MONDAY, June 27 (HealthDay News) -- In patients with type 2 diabetes, intensive dietary intervention introduced soon after diagnosis improves glycemic control, but increased activity appears to confer no additional benefit, according to a study published online June 25 in The Lancet to coincide with the American Diabetes Association's 71st Scientific Sessions, held from June 24 to 28 in San Diego.
Rob C. Andrews, Ph.D., from the University of Bristol in the United Kingdom, and colleagues analyzed the impact of diet and physical activity on blood pressure and glucose concentrations in 593 adults, aged 30 to 80 years, diagnosed with type 2 diabetes five to eight months earlier. Ninety-nine individuals were assigned to usual care, including initial dietary consultation and follow-up every six months; 248 to an intensive diet intervention with dietary consultation every three months and monthly nurse support; and 246 to the same diet intervention plus pedometer-based activity. Improvements in glycated hemoglobin A1c (HbA1c) concentration and blood pressure at six months were the main outcomes studied.
The investigators found that glycemic control worsened in the usual-care group at six months (mean baseline HbA1c percentage, 6.72, and at six months, 6.86), but was significantly improved in the diet and diet-plus-activity groups (baseline-adjusted difference in percentage of HbA1c, −0.28 and −0.33 percent, respectively). Even with less use of diabetes drugs, these findings were sustained for 12 months. Body weight and insulin resistance improved more in the intervention groups than the control group, but there was no difference in blood pressure between the groups.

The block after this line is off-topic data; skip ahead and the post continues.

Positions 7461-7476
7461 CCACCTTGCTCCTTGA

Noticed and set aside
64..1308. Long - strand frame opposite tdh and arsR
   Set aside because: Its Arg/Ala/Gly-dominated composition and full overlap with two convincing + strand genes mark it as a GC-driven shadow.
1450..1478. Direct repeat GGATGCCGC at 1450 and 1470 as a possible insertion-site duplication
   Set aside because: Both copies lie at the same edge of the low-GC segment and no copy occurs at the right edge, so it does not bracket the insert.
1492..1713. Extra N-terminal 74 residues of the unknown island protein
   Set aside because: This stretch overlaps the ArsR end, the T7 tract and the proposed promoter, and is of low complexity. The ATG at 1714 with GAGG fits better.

"An intensive diet intervention soon after diagnosis can improve glycemic control," the authors write. "The addition of an activity intervention conferred no additional benefit."
Two of the study authors disclosed financial ties to the pharmaceutical and medical technology industries.
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